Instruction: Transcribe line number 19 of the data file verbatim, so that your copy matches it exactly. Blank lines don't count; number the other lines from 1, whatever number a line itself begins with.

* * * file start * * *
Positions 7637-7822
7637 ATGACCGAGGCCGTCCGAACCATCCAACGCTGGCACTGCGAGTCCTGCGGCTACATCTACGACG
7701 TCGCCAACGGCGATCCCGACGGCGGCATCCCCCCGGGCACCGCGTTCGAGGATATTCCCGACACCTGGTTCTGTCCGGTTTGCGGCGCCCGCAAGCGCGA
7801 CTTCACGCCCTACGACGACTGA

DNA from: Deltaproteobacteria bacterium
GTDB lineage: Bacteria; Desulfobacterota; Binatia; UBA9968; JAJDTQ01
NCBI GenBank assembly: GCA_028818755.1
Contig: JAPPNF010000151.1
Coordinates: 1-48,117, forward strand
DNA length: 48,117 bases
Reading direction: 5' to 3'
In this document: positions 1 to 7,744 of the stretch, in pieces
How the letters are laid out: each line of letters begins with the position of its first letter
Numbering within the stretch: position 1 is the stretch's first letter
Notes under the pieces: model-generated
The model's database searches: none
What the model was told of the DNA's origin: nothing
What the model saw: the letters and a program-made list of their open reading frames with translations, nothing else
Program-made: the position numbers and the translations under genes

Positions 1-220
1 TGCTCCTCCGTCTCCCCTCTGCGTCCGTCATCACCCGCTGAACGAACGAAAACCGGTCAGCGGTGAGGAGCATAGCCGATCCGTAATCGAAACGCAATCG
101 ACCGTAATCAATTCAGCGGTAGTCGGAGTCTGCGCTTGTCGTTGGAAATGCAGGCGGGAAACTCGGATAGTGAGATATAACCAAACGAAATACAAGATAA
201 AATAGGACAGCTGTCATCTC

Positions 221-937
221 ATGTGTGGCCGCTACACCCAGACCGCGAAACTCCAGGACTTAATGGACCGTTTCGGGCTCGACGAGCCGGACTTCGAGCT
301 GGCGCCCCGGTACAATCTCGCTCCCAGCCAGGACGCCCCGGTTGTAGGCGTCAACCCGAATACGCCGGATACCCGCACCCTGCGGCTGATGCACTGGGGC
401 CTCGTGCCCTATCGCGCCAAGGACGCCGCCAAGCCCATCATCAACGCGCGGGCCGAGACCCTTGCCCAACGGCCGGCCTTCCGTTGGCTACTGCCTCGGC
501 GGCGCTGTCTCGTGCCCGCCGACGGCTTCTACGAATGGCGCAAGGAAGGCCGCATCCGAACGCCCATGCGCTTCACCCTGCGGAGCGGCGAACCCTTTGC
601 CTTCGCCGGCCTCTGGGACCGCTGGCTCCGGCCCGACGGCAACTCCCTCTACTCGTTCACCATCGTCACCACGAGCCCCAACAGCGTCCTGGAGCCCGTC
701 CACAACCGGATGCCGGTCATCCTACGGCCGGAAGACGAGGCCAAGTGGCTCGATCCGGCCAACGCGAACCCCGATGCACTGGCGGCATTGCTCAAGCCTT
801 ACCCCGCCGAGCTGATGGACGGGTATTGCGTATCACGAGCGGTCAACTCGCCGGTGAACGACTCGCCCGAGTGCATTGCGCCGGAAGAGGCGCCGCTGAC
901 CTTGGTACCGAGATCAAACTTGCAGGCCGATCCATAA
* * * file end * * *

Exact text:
Program-made: the position numbers and the translations under genes